Recent advances in the treatment of hepatitis C virus (HCV) infection provide the possibility of eliminating HCV as a public health threat. This focus on HCV elimination through treatment, however, is also driving a concomitant focus on ‘achieving cure’ as the primary outcome of treatment. The aim of this paper is to explore what people who inject drugs consider to be important in relation to outcomes of HCV treatment, and whether there are outcomes ‘beyond cure’ that might be important to understand as part of improving engagement in treatment.
A peer researcher with experience of both HCV treatment and injecting drug use conducted interviews with 24 people in the following groups in Melbourne, Australia: (1) people who had refused or deferred HCV treatment; (2) people who were actively thinking about, planning and/or about to commence HCV treatment; (3) people currently undertaking HCV treatment and (4) people who had recently completed HCV treatment.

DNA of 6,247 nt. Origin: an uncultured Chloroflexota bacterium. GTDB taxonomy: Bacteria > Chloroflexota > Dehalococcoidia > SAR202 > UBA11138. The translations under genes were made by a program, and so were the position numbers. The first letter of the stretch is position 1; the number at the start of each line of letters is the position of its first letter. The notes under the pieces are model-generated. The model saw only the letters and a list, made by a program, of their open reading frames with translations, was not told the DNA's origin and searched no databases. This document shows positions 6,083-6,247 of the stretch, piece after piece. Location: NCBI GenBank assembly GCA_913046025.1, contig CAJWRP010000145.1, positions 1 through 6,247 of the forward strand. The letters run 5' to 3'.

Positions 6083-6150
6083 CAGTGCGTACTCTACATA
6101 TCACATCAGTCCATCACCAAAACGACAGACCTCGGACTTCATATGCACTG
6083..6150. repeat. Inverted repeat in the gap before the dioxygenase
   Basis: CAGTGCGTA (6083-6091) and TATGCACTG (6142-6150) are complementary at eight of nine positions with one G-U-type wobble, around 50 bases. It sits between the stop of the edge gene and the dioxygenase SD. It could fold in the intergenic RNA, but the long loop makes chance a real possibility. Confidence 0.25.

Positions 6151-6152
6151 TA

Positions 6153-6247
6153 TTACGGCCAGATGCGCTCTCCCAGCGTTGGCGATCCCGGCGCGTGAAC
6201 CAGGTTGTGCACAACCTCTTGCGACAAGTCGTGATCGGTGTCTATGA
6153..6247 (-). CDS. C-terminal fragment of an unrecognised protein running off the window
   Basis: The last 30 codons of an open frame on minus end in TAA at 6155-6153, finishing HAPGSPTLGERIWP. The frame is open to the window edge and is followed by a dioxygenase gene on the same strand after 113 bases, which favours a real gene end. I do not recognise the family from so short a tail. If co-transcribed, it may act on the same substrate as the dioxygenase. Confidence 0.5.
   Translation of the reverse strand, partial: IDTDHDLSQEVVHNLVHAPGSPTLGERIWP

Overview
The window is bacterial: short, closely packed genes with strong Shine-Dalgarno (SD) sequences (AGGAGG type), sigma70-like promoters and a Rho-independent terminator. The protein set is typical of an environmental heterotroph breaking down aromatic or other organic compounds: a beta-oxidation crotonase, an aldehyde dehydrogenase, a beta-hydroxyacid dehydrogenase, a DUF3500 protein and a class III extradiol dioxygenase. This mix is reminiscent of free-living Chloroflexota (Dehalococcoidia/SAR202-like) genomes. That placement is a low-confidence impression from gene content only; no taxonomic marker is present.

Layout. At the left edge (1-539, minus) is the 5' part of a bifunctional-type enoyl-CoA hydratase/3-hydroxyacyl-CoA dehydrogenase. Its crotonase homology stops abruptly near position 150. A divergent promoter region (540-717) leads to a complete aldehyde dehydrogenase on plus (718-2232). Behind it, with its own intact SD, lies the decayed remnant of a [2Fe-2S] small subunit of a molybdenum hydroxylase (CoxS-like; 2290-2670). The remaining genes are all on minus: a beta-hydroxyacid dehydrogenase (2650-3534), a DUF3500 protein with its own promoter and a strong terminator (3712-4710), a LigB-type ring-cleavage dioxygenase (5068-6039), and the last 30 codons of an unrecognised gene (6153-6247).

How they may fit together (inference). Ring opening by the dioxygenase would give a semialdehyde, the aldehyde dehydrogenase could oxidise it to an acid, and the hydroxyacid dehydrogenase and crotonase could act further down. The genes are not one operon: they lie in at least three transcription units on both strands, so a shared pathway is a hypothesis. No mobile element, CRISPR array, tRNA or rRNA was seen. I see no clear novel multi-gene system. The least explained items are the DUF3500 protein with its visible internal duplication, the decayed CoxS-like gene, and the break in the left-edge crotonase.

The findings show that people who inject drugs are seeking outcomes ‘beyond cure’ including improved physical and mental health, positive changes in identity and social relationships and managing future health and risk. Participants indicated that these other outcomes had not been addressed within their experience of HCV treatment.
While cure is an obvious outcome of HCV treatment, patients are seeking change in other areas of their lives. This study also provides valuable insights for the development of patient-reported measures in this context, which would be an important step towards more patient-centred approaches to HCV treatment.